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Controversial patents covering a fruit and a vegetable are awaiting their fate at the Enlarged Board of Appeal. LSIPR examines the likelihood of their succeeding.
In October 2014, a large inflatable tomato greeted officials at the Enlarged Board of Appeal of the European Patent Office (EPO). Surrounding the officials were protestors waving placards that said “free broccoli” and “free tomato”. The demonstration was organised by No Patents on Seeds, a coalition of non-governmental and farmers’ organisations concerned about patents covering seeds, plants and farm animals. In addition, an online petition set up by campaigning group Avaaz to stop the further patenting of fruit and vegetables in Europe has so far generated more than two million signatures.
The patent in the Tomatoes II case was opposed by consumer goods company Unilever, while crop business Syngenta challenged the patent in the Broccoli II case. The latest patents follow earlier bids by the same parties that were rejected by the Enlarged Board. These earlier patents were rejected, in 2010, because they covered an “essentially biological process” which, according to article 53 (b) of the European Patent Convention (EPC), cannot be patented.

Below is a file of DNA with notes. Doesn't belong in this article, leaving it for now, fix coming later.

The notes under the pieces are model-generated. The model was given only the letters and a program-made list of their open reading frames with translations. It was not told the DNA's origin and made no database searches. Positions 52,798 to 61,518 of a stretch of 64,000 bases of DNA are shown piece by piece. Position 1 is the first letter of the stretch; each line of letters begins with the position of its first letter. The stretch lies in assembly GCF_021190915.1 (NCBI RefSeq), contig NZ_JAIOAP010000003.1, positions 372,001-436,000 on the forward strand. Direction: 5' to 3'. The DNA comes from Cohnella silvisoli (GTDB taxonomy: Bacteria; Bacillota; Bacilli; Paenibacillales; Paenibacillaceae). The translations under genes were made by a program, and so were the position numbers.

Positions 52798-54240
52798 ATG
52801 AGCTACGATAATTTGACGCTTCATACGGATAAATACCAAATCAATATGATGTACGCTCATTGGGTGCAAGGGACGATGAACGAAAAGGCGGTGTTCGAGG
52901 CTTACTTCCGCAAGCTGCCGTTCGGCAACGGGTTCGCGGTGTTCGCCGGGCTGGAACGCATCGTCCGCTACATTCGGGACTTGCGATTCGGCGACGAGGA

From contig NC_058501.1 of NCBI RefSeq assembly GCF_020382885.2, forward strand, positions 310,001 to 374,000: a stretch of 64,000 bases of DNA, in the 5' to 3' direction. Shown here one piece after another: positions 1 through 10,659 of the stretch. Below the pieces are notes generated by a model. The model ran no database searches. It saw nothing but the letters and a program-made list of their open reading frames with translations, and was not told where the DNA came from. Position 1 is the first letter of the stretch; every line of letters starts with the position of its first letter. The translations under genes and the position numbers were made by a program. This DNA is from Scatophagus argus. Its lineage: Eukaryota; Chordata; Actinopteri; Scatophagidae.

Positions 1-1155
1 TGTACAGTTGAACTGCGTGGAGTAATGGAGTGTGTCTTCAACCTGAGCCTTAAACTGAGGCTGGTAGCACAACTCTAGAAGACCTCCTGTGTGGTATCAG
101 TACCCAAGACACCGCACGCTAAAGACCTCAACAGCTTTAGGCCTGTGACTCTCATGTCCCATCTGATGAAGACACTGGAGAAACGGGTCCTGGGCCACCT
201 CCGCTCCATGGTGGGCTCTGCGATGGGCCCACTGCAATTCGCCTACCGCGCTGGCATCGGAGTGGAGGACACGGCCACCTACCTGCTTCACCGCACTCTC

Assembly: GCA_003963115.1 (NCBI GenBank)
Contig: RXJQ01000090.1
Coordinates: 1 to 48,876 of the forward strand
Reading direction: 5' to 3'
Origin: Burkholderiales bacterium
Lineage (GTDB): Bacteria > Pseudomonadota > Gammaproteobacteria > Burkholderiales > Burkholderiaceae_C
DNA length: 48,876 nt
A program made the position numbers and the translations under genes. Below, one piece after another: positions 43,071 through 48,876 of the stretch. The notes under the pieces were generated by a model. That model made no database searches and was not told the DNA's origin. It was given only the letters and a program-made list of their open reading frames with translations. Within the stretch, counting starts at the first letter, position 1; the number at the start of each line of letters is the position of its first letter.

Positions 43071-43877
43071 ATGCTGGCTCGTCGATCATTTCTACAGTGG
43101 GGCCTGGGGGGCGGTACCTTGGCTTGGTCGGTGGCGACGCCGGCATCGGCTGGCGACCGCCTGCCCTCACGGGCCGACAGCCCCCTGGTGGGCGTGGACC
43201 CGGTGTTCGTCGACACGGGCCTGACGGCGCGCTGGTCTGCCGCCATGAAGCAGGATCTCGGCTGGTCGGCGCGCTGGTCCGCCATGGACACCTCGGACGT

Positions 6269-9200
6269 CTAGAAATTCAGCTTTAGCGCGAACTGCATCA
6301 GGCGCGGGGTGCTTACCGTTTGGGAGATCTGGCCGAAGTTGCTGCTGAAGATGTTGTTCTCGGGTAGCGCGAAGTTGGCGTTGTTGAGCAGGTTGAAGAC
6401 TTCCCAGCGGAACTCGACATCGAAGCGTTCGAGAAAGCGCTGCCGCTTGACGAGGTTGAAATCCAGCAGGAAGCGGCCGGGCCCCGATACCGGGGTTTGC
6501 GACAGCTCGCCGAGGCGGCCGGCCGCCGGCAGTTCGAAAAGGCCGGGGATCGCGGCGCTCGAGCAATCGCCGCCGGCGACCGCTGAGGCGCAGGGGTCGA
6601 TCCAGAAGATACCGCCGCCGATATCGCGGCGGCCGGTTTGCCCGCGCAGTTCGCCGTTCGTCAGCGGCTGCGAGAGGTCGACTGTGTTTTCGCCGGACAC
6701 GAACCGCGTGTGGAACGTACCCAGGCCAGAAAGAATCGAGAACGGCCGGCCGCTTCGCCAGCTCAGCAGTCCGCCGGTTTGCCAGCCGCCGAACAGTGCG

Thomas Leonard, partner at law firm Kilburn and Strode, says: “If you claim a method that encompasses an essentially biological process for the production of plants or animals then it is not patentable, even if you have steps before or after that are of a technical nature. If your claimed method includes the essentially biological step of sexual crossing, then it is not patentable,” he adds.
Life Sciences Intellectual Property Review (LSIPR) tracks the increasing challenges for intellectual property specialists in the rapidly evolving world of life sciences. From gene patents to stem cell research, we provide the very best news and analysis.
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EPO, EPC, Avaaz, patent